Today we're going to take our first baby-step into the land of surreal games.

A surreal *number* is a pair of sets {L|R} where every value in L is less than every value in R. If we follow the rules of surreal construction, so that the members of L sets are always strictly less than members of R sets, we end up with a totally ordered field (almost) - it gives us something essentially equivalent to a superset of the real numbers. (The reason for the almost is that technically, the surreals form a *class* not a set, and a field must be based on a set. But for our purposes, we can treat them as a field without much trouble.)

But what happens if we take away the restriction about the < relationship between the L and R sets? What we get is a set of things called *games*. A game is a pair of sets L and R, where each member of L and R is also a game. It should be obvious that every surreal number is also a game - but there are many more games than there are surreal numbers, and most games are *not* surreal numbers.

Games lose some of the nice properties of the surreal numbers. They are *not* a field. They are *not* totally ordered. In fact, they're not even all positive or negative. They're very strange things.

So why would we want to break the restriction on the surreals that gives us games? Naturally, because games have useful applications in modeling many things - in particular, games (in the non-mathematical sense - games like Go, Chess, Checkers, Poker, etc).

Let's take a bit more of a detailed look at games, and how they interact.

Game arithmetic is *exactly* the same as surreal arithmetic: addition, subtraction, multiplication, negation - even division (which we haven't looked at yet) are all defined in the same way of surreal numbers and games.

But: while surreal numbers are always either positive, negative, or zero, games can also be *fuzzy*. Remember, games are *not* fully ordered. That means that there are pairs of games (a,b) where ¬a≤b and ¬b≤a - that is, where the two games *cannot* meaningfully be compared. Fuzzy games are games that can't be compared to zero.

What does a fuzzy game look like? The simplest example is: {1|-1}. Try to use the definition of "≤" on that game with zero - it doesn't work.

Games also have some strange behaviors with respect to multiplication. If a, b, and c are games, then (as you would expect for numbers), if x×z=y×z then x=y. *But*, with games, x=y doesn't mean that x×z=y×z. Nasty, that, eh?

So what are these beasts useful for? Part of Conway's motivation was trying to analyze the game of Go (aka Wei-Chi). Go is one of the oldest strategic games in the world; it's been played for thousands of years in China, Japan, and Korea. Go is the Japanese name, which is generally used here in the US; Wei-Chi is the chinese name for it. It's a thoroughly fascinating game.

Go is a two-player game where the players have a 17x17 grid. Each move, a player puts a piece of their own color on one of the intersections on the grid. The goal of the game is to surround territory using your pieces. Whoever has the most territory at the end wins. Mechanically, it's about as simple as a game can get. Strategically, it's unbelievably deep and complex. It's frequently compared to Chess in terms of depth and strategy. It's a wonderful game.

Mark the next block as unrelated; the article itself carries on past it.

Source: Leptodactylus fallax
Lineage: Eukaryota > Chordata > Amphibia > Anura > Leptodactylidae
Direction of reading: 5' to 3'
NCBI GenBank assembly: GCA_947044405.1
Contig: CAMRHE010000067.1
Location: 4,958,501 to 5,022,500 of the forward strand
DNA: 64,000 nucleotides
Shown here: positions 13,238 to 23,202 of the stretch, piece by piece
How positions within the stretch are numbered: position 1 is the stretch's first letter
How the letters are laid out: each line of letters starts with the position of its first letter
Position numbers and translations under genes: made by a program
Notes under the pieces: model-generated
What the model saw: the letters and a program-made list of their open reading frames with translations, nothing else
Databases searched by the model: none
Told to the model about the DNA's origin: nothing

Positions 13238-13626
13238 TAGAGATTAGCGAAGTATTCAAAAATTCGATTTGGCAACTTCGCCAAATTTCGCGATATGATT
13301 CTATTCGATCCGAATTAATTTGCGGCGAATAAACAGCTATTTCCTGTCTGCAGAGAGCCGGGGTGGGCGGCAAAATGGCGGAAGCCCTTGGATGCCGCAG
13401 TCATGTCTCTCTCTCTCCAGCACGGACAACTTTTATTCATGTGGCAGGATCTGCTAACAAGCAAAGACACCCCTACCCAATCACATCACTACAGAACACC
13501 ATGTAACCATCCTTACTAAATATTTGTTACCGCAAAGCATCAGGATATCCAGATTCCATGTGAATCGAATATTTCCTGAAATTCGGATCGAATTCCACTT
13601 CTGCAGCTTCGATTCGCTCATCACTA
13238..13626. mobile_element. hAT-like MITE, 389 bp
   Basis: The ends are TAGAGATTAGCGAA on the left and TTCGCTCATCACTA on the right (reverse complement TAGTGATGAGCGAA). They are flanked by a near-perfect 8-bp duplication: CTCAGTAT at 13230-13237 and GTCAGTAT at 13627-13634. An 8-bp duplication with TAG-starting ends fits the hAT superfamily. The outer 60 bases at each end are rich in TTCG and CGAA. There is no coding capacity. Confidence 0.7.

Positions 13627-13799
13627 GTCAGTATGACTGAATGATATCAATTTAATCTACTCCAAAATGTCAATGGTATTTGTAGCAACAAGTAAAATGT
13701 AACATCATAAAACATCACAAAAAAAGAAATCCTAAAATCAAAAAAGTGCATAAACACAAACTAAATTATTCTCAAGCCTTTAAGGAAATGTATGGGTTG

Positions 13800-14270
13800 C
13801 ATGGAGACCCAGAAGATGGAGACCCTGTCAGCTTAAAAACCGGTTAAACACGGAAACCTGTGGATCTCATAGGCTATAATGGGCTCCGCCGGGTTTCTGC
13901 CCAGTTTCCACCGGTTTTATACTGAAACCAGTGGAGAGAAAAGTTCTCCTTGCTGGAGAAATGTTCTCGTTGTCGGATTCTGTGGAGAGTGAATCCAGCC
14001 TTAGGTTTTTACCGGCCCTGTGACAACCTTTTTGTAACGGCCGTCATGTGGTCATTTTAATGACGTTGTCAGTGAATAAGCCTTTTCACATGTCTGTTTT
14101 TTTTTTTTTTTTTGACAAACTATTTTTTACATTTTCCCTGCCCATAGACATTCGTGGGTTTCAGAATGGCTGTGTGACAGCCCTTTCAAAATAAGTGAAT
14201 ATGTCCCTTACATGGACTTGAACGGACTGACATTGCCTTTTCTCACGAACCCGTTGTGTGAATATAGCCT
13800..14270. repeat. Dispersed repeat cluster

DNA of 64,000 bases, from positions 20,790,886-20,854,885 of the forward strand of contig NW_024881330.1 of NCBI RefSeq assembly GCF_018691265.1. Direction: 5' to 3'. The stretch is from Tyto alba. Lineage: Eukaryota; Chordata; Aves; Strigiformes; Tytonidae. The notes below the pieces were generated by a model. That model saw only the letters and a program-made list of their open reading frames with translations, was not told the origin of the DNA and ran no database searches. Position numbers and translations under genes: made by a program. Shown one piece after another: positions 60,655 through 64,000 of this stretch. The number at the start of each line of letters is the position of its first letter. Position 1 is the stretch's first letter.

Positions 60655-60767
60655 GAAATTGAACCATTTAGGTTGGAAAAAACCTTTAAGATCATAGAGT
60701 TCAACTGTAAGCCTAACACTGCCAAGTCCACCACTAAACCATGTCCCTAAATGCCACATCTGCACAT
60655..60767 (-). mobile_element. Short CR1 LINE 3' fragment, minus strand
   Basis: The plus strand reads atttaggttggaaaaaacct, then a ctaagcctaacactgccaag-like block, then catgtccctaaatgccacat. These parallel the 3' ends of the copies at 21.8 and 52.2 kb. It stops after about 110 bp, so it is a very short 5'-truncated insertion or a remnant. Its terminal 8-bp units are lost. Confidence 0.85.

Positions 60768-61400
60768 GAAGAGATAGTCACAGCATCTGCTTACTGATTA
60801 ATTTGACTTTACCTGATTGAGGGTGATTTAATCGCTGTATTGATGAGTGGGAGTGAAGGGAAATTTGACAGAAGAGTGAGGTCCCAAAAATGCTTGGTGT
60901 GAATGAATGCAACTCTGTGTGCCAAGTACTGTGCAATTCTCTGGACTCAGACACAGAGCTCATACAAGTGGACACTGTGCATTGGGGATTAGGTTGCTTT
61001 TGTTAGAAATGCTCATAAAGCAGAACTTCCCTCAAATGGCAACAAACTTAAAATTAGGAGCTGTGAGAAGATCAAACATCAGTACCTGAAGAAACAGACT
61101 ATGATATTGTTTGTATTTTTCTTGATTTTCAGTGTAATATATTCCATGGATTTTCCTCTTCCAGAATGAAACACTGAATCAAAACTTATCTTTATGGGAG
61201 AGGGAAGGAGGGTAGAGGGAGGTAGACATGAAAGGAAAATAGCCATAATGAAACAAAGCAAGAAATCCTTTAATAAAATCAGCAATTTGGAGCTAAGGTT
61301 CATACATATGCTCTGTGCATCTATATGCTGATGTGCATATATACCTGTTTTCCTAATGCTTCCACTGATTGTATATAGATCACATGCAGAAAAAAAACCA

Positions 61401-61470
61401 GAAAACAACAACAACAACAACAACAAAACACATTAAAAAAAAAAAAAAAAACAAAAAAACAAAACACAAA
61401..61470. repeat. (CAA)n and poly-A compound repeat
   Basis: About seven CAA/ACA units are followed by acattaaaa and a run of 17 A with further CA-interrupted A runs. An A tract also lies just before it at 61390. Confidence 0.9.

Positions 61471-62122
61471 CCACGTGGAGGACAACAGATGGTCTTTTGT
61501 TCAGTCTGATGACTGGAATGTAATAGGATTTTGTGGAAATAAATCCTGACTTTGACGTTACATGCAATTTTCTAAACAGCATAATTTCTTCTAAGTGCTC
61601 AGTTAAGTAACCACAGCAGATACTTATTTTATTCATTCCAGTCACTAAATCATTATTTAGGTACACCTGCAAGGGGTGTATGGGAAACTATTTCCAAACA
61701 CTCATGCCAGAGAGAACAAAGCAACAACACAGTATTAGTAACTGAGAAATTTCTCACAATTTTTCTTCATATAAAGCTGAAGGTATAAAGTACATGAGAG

One particularly odd thing about Go - particularly when you compare it to Chess - is how hard it is to analyze mathematically. Computer Go players are still absolutely lousy in comparison to humans, because it's so hard to get a handle on the strategy in a way that gives a computer player a reasonable chance.

Like Chess, but even moreso, Go has three strategic stages, and the way you play in those stages is very different. There's the opening; the mid-game; and the end-game. Conway's games are useful for modeling go. They're not particularly helpful in terms of strategy in the opening - but the opening doesn't need that much help. It's typically quite stylized: there are particular board positions that are extremely valuable, and in their first moves, each player typically stakes a claim to one of them. And then they start to sketch out territories very loosely according to a mostly predictable pattern. Then, at some point, someone makes a hostile move, and bingo, you're into the mid-game, and that's when strategy gets incredibly hard.

You can describe a Go game using Conway's games. Each board position is a game {L|R} where L is the set of possible moves for the first player, and R is the set of possible moves for the right player. Each turn, a player takes the number corresponding to the current board position, and picks one of the numbers from the appropriate set. That number becomes the new board position, and is passed to the other player.

One of the things that makes this work so well for Go is that in the end-game, a go-board is mostly "filled in" - that is, most the territory is controlled by one player or the other, and there are just a few pockets of free space left. Using Conway's games, you can take each of those free territories, and model *them* as games of their own. Then the game representing the full board position is the *sum* of the games representing the remaining free territories.